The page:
By Joe Ferguson
KEVIN B. KLAUS/Arizona Daily Wildcat
Vice Chief Justice Ruth V. McGregor of the Arizona Supreme Court questions lawyers yesterday during a hearing at the college of law. Every year the justices from the Arizona Supreme Court hold a session at the law college for law students to attend.
Arizona Daily Wildcat
Friday, November 5, 2004
Approximately 250 students filled a classroom yesterday afternoon at the James E. Rogers College of Law building to hear oral arguments in two Arizona Supreme Court cases.
During the annual visit from the Supreme Court, the crowd of primarily law students watched as the justices heard oral arguments about whether a man who was severely burned during a race at Chandler's Firebird Raceway can have a jury trial.
The heart of the argument before the Supreme Court is whether a "Release and Waiver of Liability, Assumption or Risk, and Indemnity Agreement" signed by plaintiff Charles Phelps before his car crashed into a wall during a race at the raceway should be considered in the terms of Article 18, section 5 of the Arizona Constitution.
Article 18, section 5 states, "The defense of contributory negligence or of an assumption of risk shall, in all cases whatsoever, be a question of fact and shall, at all times, be left to the jury."
Both a lower court and an appellate court ruled Phelps' case should be handled under the terms of contract law, which is decided by a judge.
Phelps' lawyer, David Abney, said the case deserves a jury.
"We do have evidence for a jury to consider," Abney said.
But John Egbert, an attorney representing Firebird Raceway, said the contract Phelps signed with the racetrack and any legal claim should be addressed by a judge, not a jury.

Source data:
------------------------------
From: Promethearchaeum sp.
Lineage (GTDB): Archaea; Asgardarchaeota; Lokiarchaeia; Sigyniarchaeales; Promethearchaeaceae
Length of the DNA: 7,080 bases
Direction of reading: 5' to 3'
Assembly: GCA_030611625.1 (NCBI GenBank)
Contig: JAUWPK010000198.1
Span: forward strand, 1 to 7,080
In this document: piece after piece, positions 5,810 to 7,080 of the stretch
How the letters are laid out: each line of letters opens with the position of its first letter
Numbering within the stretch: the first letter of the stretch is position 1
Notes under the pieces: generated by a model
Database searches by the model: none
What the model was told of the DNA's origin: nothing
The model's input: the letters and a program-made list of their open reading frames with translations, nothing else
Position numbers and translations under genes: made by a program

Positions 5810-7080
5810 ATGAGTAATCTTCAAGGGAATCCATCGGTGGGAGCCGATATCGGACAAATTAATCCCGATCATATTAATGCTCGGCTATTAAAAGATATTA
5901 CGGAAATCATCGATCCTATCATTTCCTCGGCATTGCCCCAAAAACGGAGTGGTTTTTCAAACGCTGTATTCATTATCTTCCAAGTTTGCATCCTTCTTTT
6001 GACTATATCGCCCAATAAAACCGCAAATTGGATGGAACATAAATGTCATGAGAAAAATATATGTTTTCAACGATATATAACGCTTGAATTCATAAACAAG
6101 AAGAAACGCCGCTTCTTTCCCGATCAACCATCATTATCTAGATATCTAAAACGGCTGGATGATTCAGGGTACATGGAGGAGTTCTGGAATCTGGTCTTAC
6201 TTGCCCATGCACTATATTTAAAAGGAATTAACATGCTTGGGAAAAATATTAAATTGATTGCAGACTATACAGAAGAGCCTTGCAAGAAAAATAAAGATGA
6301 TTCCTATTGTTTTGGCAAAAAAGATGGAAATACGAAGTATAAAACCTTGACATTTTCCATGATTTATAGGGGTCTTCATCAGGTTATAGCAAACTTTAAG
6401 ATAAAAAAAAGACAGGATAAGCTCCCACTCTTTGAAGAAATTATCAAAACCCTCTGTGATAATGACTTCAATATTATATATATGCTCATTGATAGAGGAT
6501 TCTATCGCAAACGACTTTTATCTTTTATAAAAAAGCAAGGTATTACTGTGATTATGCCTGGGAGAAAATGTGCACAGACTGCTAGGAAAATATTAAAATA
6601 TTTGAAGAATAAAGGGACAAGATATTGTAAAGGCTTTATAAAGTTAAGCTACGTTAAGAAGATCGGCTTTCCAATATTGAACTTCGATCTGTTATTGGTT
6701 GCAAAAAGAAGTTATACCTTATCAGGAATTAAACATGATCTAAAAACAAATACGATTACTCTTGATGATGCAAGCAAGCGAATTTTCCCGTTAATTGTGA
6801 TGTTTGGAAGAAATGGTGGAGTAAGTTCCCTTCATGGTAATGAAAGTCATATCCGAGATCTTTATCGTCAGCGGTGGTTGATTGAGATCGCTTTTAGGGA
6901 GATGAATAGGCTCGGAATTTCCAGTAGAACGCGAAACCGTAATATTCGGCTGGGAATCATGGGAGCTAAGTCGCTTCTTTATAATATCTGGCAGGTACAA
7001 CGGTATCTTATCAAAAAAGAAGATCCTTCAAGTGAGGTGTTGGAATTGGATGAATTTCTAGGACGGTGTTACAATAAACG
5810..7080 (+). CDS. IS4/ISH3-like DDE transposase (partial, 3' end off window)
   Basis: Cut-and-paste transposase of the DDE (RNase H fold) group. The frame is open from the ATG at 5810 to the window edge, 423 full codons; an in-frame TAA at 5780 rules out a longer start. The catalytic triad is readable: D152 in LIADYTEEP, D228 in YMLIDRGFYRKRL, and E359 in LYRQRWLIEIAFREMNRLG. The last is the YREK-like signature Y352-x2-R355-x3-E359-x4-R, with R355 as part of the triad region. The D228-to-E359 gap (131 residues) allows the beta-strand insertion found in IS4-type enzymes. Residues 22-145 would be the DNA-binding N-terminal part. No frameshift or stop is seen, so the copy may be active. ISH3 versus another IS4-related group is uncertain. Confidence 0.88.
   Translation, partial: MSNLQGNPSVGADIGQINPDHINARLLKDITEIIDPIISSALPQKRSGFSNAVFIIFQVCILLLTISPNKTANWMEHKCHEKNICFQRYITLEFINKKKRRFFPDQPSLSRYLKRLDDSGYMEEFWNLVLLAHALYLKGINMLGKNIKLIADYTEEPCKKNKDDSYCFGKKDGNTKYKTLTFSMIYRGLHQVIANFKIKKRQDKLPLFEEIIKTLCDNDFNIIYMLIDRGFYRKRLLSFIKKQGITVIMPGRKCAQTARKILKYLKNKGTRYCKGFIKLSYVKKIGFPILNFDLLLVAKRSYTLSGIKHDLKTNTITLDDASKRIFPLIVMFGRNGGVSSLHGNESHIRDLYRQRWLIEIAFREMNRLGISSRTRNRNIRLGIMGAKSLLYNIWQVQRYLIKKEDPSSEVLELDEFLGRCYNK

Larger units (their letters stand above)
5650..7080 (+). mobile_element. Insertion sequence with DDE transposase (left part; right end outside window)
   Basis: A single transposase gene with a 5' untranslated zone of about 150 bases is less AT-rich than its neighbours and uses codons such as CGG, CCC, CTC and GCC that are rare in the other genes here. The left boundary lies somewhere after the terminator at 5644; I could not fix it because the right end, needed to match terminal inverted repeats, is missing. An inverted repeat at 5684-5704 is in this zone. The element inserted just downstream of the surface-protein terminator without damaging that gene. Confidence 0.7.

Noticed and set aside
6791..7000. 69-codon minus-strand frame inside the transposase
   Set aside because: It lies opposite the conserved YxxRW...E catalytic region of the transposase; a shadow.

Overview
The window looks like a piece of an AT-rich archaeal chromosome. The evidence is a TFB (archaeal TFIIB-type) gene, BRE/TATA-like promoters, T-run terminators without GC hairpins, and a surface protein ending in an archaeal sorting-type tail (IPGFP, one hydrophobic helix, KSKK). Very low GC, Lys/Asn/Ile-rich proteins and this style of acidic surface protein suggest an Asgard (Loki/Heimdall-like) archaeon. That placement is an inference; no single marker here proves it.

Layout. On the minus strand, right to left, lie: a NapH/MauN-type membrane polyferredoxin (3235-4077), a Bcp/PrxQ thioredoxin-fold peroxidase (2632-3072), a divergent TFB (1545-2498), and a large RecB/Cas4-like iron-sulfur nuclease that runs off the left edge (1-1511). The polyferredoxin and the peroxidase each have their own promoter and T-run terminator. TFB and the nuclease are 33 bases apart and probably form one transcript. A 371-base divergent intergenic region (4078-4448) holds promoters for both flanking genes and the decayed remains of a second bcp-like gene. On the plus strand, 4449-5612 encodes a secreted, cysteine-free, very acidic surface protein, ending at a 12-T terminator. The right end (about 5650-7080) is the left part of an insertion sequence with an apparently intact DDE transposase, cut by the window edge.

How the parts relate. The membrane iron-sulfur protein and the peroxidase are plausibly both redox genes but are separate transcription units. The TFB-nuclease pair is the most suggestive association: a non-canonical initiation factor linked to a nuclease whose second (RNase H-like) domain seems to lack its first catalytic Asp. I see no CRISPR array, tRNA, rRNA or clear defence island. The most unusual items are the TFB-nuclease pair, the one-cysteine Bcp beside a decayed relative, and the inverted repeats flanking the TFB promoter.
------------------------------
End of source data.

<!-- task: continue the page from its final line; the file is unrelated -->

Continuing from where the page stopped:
When asked by one of the justices what the harm would be in the case being heard by a jury, Egbert said there would be considerable harm, since a jury is not suited to hearing contract disputes.
"I believe the Court of Appeals got it right," Egbert said. "This is a contract and contract law should apply."
During its two-and-a-half-hour visit, the Supreme Court also heard an appeal filed by the City of Tucson, which is seeking the removal of 122 nonconforming billboards owned by Clear Channel Communications.
The crux of the legal argument is whether a state statute could invalidate a suit filed regarding the billboards.
The city filed the suit July 18, 2000. At the time of the suit, there was no statute of limitations for enforcing the nonconforming billboards. However, a different statute of limitations took effect the day after the suit was filed.
Mike Rankin, Tucson City attorney, said the lower court and the appellate court were wrong when they ruled the new statute could be applied to cases filed before the new statute. Rankin said that if legislature wanted to make the law retroactive, they would have specifically written it that way.
John Munger, an attorney representing Clear Channel, argued the city of Tucson knew about the violations and had exceeded the time limits prescribed in the new statue. He said the city knew about some of the violations for two years before filing suit against Clear Channel.
Students at the hearings said it was an excellent way to see how the state's highest court works.
Todd Adkins, a first-year law student, said he thought it was interesting to watch the Supreme Court hear arguments.
"It was a great opportunity to see the court in action," Adkins said.
Shaun Courtney, a first-year law student, said it is a great gesture by the court to travel across the state every year to allow students and members of the community watch the Supreme Court.
"It shows community spirit," Courtney said. "The access (to Supreme Court justices) was unbelievable."